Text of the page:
3. There is a raging epidemic of police violence
Fueled by some truly disturbing videos of police violence, it is easy to believe that brutality is becoming increasingly common. But appearances are often deceiving.
Yes, the “availability heuristic” skews perceptions. That’s been working in cops’ favor for five “tough on crime” decades, and now it’s swung back to bite them in the butt. And the same police violence happened back then, except there were no “disturbing videos” to prove it.
So they were all lies perpetrated by scum trying to besmirch our brave police officers. Even today, video doesn’t capture all that happens, and without video, it didn’t happen. We’re still only scratching the surface of police brutality, and yet it’s enough to throw this nation into moral and legal conflict. Add in all the force that didn’t make it onto Youtube and then talk about the availability heuristic.
4. Police violence is so rare that it isn’t worth talking about.
The small percentage masks a large absolute number. Applying the 1.4% figure to the nearly 67 million police-civilian encounters in 2008, we’re left with about 938,000 instances of police violence.
And this is just the violence the police report in their self-serving way.
5. Police violence is acceptable as long as it is legally justified.
Officers often believe that the public should not criticize an officer whose use of force was legally justified. But the law is not a moral compass. The real question should be whether a use of force was avoidable (and thus, unnecessary), not whether it was merely lawful.
This goes to the point raised during the Room for Debate, and it’s a good one. But it flies in the face of the First Rule of Policing, which goes unmentioned here. If police considered whether force is avoidable, it would put them at potential risk of harm if they make the wrong choice. There is a deeper problem, that if someone is going to get hurt, it won’t be a cop. So cops hurt first, because their going home for dinner matters more.
6. If suspects didn’t resist, officers wouldn’t use force.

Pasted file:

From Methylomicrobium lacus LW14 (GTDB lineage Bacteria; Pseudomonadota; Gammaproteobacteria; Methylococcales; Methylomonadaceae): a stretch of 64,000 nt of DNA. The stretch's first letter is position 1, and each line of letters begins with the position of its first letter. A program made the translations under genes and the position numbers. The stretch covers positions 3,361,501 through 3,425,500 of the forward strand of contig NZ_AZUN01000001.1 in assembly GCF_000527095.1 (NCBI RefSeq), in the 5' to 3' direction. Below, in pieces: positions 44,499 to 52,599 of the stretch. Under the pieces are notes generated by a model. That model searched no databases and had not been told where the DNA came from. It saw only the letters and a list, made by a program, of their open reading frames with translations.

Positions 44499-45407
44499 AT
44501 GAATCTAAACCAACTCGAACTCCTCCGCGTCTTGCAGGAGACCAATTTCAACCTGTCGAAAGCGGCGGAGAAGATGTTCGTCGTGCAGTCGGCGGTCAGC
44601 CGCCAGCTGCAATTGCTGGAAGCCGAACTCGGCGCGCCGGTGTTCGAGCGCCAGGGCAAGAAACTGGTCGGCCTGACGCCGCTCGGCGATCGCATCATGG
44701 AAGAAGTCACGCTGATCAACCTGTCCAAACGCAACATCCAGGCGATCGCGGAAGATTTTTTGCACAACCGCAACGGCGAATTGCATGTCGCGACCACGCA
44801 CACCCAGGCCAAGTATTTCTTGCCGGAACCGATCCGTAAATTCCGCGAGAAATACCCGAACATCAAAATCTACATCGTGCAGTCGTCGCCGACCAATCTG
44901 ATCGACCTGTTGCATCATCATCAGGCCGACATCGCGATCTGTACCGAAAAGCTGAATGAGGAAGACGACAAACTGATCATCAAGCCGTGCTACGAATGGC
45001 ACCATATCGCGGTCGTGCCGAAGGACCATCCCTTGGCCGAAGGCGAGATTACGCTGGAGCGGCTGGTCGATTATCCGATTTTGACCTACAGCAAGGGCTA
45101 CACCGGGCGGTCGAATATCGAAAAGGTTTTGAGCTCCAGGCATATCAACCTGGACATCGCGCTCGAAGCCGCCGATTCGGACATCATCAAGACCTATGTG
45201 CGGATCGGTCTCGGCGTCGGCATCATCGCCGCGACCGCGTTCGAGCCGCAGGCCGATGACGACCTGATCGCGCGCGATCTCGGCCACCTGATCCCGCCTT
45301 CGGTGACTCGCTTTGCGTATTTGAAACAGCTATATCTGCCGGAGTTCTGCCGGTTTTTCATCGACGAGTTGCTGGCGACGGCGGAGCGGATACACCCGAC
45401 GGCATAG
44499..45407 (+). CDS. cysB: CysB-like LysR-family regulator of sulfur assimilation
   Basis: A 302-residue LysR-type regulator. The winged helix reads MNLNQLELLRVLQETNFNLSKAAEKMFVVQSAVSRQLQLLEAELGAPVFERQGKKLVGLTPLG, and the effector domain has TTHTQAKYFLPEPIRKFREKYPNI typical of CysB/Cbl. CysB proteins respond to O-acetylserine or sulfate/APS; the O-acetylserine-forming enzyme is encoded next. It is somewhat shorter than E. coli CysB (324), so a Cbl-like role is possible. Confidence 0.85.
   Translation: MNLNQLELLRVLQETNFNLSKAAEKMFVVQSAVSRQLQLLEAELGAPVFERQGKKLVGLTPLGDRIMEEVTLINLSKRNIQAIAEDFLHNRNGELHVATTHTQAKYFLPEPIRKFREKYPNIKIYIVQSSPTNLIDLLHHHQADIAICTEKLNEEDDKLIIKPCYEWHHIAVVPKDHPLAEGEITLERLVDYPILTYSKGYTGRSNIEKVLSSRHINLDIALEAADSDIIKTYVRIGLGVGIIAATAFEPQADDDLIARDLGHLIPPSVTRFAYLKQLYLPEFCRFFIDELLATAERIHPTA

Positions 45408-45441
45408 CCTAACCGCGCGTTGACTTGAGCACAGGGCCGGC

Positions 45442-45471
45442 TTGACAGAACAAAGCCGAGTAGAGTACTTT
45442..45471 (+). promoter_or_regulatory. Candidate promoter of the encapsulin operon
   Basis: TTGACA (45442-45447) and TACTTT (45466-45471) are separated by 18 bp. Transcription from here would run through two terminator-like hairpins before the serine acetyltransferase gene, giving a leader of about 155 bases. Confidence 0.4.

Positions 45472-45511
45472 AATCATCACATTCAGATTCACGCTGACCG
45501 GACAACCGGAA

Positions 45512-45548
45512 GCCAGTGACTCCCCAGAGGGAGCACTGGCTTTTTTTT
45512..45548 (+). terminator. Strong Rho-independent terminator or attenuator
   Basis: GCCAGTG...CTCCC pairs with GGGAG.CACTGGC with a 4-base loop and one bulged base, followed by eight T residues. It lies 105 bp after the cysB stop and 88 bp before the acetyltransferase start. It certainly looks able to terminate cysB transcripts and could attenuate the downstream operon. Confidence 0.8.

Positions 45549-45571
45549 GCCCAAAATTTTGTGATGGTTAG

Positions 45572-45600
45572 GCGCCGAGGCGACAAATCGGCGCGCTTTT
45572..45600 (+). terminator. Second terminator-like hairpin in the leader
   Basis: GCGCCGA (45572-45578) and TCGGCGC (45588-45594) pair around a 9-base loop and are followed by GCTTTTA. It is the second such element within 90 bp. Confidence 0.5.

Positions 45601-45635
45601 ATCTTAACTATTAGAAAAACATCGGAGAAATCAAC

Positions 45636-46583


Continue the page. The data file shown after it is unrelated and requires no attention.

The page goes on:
Another common refrain is that suspects could avoid police violence by simply complying with officers’ commands.
As correctly noted in the discussion, this simply isn’t true, and is a simplistic and facile excuse. But one point needs to added: officers’ commands are not the word of God, even though God isn’t as likely to kill for failure to obey. Remember that opening note, about discourse overwhelmed by anger? The same applies to police refusal to listen to non-cops rather than comply or die.
7. Police officers work in an increasingly violent and deadly environment.
Actual data simply do not support this oft-repeated assertion.
Oft-repeated, indeed. And it’s a blatant lie.
8. Officers who engage in misconduct are isolated “bad apples.”
Isolating problems by blaming individual officers fails to acknowledge systemic features that contribute to those problems.
Individual and systemic failure are not mutually exclusive. But that’s not really the error of the “bad apples” claim. What of the ten officers standing there, watching the bad apple beat a suspect, who do nothing to stop him, who lie on reports to cover him, who maybe give a kick or two themselves just to be one of the gang? It’s systemic, but it’s individual. It’s not just the commission of police brutality, but the individual acquiescence in it. And make no mistake, any cop who does nothing when his partner rams an object up a suspect’s anus bears individual responsibility for his failure.
The Time listicle raises good points, and does so in a thoughtful and palatable way. This is valuable, as a means of explaining to those watching from a safe distance what is wrong. But it’s far more wrong than the listicle would suggest, and the wrong is far more harmful when it happens. Sanitizing it may make it more digestible to nice folk, but it conveys a false sense that the problem isn’t as bad as it may appear. It is.
H/T Walter Katz